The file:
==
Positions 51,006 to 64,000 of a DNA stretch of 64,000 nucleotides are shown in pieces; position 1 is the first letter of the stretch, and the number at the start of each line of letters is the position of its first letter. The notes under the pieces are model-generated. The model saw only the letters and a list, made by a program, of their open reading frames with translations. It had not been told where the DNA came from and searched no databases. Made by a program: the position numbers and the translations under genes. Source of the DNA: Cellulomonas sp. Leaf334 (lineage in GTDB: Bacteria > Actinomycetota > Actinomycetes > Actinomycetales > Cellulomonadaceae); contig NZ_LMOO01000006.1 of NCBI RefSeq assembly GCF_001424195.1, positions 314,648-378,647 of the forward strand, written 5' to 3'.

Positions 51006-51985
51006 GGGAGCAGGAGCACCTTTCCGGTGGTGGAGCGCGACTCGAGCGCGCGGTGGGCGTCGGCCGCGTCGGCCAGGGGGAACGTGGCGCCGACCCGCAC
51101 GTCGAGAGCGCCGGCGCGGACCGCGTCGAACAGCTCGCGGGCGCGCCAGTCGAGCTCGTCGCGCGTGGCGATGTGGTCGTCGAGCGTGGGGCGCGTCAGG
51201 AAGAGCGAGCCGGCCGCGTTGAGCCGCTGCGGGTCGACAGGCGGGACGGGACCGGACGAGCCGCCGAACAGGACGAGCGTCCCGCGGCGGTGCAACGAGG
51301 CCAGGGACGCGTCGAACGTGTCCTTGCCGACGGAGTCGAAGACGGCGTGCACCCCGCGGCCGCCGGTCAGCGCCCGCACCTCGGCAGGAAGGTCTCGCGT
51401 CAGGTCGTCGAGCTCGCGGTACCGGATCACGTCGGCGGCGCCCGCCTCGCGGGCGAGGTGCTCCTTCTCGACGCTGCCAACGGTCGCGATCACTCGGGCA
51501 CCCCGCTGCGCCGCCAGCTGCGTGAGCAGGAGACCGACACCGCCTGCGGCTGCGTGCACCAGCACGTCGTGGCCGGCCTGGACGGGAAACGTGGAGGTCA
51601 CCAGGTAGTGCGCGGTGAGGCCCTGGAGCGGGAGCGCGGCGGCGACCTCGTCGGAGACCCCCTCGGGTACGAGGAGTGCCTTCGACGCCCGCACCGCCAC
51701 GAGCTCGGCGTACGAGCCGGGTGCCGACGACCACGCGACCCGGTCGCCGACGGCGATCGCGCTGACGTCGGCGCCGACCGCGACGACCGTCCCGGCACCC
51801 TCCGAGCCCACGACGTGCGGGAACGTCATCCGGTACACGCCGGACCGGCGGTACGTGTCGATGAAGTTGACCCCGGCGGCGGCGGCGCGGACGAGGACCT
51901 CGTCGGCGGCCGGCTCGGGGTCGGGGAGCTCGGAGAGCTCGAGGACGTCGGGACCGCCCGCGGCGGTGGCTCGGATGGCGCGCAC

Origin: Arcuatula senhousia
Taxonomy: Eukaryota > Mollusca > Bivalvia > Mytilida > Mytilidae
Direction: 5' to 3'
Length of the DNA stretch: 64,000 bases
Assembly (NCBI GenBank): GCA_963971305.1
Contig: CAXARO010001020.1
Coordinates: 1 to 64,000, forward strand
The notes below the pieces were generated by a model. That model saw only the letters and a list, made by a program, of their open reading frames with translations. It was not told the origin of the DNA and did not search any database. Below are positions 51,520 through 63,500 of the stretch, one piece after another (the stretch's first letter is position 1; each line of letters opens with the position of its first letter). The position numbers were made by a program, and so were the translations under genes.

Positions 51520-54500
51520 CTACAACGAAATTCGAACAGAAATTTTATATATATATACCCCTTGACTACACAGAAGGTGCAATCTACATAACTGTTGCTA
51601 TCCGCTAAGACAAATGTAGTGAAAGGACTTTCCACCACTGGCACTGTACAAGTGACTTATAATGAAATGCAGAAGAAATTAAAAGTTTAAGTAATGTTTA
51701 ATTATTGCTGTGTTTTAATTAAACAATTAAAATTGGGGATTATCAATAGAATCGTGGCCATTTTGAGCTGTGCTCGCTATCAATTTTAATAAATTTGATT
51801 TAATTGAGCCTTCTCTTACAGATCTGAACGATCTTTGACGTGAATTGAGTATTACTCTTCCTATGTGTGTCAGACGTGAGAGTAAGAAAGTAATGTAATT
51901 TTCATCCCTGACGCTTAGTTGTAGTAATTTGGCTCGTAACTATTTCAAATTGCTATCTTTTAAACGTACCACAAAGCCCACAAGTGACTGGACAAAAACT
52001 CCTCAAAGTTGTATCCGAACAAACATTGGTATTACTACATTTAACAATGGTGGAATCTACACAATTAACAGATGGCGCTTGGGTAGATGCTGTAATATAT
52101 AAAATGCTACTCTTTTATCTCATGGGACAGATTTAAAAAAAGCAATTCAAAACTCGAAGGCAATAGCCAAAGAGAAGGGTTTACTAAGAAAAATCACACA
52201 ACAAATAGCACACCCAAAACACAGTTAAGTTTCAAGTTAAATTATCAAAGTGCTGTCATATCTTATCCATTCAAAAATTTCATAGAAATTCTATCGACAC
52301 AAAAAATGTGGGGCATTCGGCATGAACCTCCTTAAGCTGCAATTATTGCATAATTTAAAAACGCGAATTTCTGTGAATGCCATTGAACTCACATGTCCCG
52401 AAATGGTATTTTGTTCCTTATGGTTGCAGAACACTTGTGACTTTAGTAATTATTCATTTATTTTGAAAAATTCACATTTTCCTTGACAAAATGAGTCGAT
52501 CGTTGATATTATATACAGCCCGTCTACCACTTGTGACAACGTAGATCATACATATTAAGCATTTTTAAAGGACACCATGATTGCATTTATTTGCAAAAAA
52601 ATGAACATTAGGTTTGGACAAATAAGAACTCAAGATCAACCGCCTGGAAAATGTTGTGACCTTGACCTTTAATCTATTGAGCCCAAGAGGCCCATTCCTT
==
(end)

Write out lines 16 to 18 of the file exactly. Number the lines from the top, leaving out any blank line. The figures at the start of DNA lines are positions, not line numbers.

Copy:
Length of the DNA stretch: 64,000 bases
Assembly (NCBI GenBank): GCA_963971305.1
Contig: CAXARO010001020.1